When you came back you were touring huge arenas. Did that change your musical direction? The Kinks sound seems to have gotten more commercial in the ’70s.
We signed to RCA and went on a very eclectic tour with a concept record redefining our image, and having theater rock with soap opera. When we signed with Clive Davis at Arista [RCA operated Arista until 2011], we went to Clive’s flat in New York and got in touch with the American culture as much as you can. That helped give us sign posts. One of our big comeback albums was a record called Low Budget. It bridged the gap between Cockney working class singing and American blue collar, which was going through a crisis at the time.
One thing I love about your music is the recurrence of working class themes, from “Get Back In Line” to Low Budget. Not a lot of bands talk about those themes these days.
Well, I didn’t take up a cause, I didn’t become a folk singer for the working class, but I am from a working class background and I wrote about what I knew about. When we did “Sunny Afternoon” I was thinking about how my father told me about the Great Depression — he was old enough to have lived through it, that happened in America as well. So it was stories handed down, almost like folk music. I think working class has disappeared slightly [in Britain], I think they’re becoming an underclass. Middle-upper is one class, and rich and poor another. Whereas in America, I think it’s big enough and geographically diverse enough to allow working class. And I think the advent of technology and e-commerce made it possible for people in the working class without a job to have an iPhone, which connects them to the World Wide Web, which makes anything possible. People can have different identities. Whether it’s a good or bad thing, it gives people connectivity. Which leads people to think, “I can aspire to something more than what my origins are.” Whereas in the ’60s, I was very rooted in my origins and celebrated it. I’m not saying they’re ashamed of it, but I think this is the aspirational generation now — you can be anything you want on the Internet in Britain and America.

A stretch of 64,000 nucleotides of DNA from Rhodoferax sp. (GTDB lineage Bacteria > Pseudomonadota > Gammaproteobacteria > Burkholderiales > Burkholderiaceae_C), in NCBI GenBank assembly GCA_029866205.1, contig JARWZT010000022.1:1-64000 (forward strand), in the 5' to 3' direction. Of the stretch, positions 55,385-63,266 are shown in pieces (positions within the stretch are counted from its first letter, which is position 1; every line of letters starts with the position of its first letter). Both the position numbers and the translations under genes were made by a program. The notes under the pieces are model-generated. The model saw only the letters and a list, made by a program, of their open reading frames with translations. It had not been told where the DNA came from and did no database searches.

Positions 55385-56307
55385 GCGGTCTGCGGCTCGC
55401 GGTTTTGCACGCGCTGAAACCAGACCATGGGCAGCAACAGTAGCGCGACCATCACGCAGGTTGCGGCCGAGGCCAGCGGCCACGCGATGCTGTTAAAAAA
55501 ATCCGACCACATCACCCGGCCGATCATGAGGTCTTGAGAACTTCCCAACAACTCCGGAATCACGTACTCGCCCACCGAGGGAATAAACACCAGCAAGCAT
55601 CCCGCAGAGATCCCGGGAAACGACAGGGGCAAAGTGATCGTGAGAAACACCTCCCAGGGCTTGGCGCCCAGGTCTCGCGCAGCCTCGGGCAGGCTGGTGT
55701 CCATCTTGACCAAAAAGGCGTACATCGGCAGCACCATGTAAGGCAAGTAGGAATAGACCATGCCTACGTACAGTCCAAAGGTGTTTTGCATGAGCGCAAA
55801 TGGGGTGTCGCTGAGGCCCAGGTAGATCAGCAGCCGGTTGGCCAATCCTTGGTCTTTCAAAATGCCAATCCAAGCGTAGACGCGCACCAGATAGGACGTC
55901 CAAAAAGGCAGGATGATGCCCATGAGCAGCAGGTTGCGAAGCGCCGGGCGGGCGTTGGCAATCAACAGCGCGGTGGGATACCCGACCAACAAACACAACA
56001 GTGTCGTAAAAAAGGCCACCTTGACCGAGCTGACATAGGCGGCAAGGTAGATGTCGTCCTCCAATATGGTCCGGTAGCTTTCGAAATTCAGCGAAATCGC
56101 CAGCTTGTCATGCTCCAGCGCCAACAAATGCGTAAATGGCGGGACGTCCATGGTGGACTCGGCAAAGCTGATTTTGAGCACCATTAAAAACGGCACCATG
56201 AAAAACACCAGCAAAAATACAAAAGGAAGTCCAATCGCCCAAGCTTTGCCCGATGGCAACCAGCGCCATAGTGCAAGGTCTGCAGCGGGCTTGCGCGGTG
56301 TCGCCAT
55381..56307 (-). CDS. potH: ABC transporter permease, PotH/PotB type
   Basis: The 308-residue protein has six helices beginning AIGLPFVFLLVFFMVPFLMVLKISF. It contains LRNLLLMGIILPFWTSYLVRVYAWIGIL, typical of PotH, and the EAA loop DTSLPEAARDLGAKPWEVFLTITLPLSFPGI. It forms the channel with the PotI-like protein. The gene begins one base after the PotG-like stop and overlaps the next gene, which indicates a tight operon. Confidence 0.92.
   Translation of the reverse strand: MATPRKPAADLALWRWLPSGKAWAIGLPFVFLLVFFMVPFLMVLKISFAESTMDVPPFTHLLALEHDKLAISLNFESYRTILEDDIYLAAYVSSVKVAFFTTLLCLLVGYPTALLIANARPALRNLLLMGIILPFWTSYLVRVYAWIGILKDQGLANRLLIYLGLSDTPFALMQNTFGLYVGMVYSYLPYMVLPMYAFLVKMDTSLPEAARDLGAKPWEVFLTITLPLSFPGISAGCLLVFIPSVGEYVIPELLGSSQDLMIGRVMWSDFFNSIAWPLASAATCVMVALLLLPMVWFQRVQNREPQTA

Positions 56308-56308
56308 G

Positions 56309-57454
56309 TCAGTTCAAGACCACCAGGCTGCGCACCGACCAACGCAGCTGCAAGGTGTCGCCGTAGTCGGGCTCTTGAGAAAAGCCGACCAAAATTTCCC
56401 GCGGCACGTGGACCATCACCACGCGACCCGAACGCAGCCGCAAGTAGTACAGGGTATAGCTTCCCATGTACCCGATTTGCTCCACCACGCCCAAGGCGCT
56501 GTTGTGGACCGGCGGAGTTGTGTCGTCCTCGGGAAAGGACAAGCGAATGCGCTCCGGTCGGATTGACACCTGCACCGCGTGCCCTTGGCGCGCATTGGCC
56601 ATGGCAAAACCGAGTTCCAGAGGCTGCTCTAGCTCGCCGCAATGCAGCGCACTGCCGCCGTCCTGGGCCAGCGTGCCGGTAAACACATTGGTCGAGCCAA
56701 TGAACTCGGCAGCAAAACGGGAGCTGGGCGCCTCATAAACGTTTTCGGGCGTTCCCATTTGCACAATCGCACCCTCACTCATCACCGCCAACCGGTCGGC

The Internet has also changed music consumption enormously. Do you think that’s been a detriment or a positive?
There are three answers to that. Let’s start with free is bad for music makers. Second answer is that anybody can make a record now because of the technical advances, make their own record and put in on CD. A young artist starting out today will be able to make a CD whether they get a record deal or not. And that’s good. And then the third answer is for new artists, though it’s good that all these things can happen, new artists embrace the corporate world more than we did when we started out. Artists that start out now are very aware and very savvy about the corporate world and embrace it. Therefore — not being critical — the music ends up being slightly corporate-driven.
Yes, almost all artists today have a strong online presence. Do you use social media personally?
I don’t have a Twitter account, I don’t do Facebook. I think I have a Facebook page but I don’t personally do it. I write [music] using a computer and I play guitar into a computer, but I don’t do Twitter or Facebook.
Do you find writing on a computer easier?